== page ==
Aristotle’s “Poetics” is an important work in the history of English literary criticism. It was developed as an extension together with an evaluation of Plato’s “Republic”. According to Plato, mimesis was a delusion, a false copy that was far removed from reality. On the other hand, according to Aristotle, mimesis was “natural”.
Aristotle classified mimesis not only as an instinct that is to be discovered in people even as a child but he also emphasizes it as one of the crucial characteristics which forms us what we are as mankind and which differentiates us from other animals. So in Aristotle’s view, imitation is neither a copy nor unimportant.
Aristotle’s concept of imitation
Aristotle replies to Plato’s accusation that poetry is two-times removed from reality. According to Plato, imitation is simply a copy of reality. But according to Aristotle, Imitation is not just merely a copy of reality, but the recreating or revamping of it; it includes materials from nature and by the imaginative power of the poet, transforming or refracting them into something new. So for Aristotle, imitation is the recreation of life. Thus rather than only copiers, poets and artists are creators; they construct an ideal world from this existing world. Therefore, even an unpleasant thing well-copied turns into a source of delight and happiness.
Read More: Aristotle’s concept of tragedy
Aristotle states that every branch of knowledge is a product of imitation because as human beings we all gather or acquire knowledge through imitation. However, Aristotle distinguishes between different types of knowledge. For example, history gives us all the knowledge that has already occurred or happened, but a poet tells us what might occur or happen. Thus the poet constructs or creates something that formerly did not happen. Therefore, poetic imitation is not just a photographic representation. It is the probable truth of nature. The poet emulates the present nature but he does not merely produce a copy of that nature. He produces an ideal world that is an imitation of the actual world.
Aristotle’s concept of Catharsis
Among the factors why Plato criticized mimetic poetry on the grounds that it evoked emotions and therefore repressed the working of logic and reason. In his famous work “Poetics”, Aristotle employs Plato’s concept as an escape and produces his own theory of Catharsis. Aristotle acknowledged that Tragedy, which is a form of mimetic art, does surely causes emotions such as pity and terror. But Aristotle stated that evoking even such distasteful feelings like pity and terror, does not create any difficulties. They do not have any detrimental consequences. His explanation is that a sensible and logical man experiences a catharsis or purification of these distasteful feelings when he experiences them in the form of an imitative product.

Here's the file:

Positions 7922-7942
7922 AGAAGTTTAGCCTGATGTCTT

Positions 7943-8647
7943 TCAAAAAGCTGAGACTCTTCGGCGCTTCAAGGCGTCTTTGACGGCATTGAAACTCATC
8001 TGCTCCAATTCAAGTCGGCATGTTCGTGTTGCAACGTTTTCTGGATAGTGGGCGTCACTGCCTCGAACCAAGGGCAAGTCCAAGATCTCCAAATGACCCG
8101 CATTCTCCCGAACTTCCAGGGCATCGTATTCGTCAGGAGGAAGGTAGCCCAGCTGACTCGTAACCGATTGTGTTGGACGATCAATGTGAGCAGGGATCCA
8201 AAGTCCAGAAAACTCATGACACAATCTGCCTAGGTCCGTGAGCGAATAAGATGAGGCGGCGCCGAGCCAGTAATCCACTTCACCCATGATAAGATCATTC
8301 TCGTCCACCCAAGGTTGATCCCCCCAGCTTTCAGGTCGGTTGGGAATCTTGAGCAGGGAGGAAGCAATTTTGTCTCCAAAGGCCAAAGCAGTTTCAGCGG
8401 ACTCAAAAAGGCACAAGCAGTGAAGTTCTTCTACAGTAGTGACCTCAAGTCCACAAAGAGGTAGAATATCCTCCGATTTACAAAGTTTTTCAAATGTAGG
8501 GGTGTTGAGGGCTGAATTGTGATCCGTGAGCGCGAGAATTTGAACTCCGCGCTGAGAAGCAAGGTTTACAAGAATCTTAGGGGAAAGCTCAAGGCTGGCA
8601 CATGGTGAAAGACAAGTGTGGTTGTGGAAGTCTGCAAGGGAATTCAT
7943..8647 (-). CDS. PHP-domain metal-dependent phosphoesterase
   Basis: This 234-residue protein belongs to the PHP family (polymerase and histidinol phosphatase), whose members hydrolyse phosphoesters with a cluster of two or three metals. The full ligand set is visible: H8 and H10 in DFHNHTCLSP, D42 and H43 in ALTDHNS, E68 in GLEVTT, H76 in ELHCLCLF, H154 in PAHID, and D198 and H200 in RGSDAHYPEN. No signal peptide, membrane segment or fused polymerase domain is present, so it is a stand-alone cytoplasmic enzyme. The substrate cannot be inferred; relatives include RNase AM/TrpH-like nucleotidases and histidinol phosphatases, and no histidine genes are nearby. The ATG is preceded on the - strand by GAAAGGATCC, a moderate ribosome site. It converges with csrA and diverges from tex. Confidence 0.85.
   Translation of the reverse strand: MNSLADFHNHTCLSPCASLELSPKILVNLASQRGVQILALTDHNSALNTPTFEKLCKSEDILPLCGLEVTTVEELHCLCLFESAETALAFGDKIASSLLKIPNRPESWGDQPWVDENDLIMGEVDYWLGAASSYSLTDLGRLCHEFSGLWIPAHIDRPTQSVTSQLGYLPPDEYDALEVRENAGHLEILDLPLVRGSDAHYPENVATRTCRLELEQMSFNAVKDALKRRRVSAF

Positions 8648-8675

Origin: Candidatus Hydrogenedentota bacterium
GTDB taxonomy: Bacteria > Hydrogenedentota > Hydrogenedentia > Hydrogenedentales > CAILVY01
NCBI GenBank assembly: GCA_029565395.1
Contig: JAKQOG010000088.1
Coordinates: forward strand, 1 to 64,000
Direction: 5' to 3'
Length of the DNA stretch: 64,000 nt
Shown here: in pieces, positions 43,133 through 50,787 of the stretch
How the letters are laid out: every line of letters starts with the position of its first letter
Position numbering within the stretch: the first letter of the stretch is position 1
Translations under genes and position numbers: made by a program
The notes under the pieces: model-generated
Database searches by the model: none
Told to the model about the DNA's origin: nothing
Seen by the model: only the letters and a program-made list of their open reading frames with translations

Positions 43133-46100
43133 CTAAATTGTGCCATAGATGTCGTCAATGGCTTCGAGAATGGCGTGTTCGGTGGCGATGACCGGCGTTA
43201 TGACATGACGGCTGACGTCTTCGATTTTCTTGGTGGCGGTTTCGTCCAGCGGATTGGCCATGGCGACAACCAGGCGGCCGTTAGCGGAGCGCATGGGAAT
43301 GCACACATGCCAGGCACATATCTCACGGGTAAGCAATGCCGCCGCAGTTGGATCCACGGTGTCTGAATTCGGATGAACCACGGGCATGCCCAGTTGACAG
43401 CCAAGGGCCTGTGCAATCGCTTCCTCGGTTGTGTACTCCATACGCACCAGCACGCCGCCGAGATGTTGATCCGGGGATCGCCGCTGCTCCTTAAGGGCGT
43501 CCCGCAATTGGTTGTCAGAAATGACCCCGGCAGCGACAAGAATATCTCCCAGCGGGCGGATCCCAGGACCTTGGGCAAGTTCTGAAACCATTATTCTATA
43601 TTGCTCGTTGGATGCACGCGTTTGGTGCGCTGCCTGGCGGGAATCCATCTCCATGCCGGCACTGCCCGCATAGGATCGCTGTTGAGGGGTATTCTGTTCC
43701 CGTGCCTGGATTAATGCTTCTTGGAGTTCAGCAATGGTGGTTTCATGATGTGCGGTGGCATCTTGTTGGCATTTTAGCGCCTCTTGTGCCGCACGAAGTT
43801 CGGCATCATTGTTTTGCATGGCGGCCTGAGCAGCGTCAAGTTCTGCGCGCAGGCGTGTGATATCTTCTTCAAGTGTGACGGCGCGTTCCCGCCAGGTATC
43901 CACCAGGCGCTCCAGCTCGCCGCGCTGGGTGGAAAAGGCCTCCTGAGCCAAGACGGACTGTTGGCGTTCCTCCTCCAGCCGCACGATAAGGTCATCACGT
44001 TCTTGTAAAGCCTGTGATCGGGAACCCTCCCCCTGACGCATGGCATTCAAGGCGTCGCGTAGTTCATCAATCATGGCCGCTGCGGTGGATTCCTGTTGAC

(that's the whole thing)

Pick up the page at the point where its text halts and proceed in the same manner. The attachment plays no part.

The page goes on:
Catharsis as a process of purgation
There are several contrasting explanations as regards to why Aristotle believes catharsis as a useful final product of tragedy.
A group of critics consider Catharsis as an exercise of purification. This purification concept is primarily connected with the German critic Jacob Bernays, who proposed that the pity and terror stirred in a tragedy work just like “pharmakon”. This Greek word “pharmakon” from which the term “pharmacy” originated can be explained in two ways. It can be explained concurrently as medication and poison. The same thing which is noxious when regulated in a well-balanced amount can work as a medicine and can heal the repercussions of that poison. Thereby we can say that Tragedy by evoking emotions such as pity and terror in a well-balanced way assists purify the surplus of these destructive and dangerous emotions.
Catharsis as a learning procedure
Pity and terror when experienced in actual life are difficult to manage and they can clearly overwhelm us. But if we experience an imitative product, such as tragedy, we can discover and learn pity and terror from an adequate distance. By frequently experiencing the feelings such as pity and terror from an adequate distance the audience able to learn together with edify his feelings. It is a subject of constant habituation. So, as it is a learning procedure the more you experience these feelings, the more you master the proper things onto which you have to devote these emotions.
So in the end we can say that both of these explanations can be employed to criticize Plato. For instance, if catharsis is explained as purification then tragedy does not repress logic and rationality by evoking emotions. Instead a logical and reasonable man is liberated from the adverse reactions of poisonous emotions through the purification of those feelings by catharsis. Catharsis purges or purifies noxious emotions and that is what makes reason and logic more than ever achievable. Furthermore, if the catharsis is explained as a learning procedure, even then logic and rationality are not repressed because catharsis then transforms into a teaching process by which a young audience could master to control his emotions logically towards the proper things.
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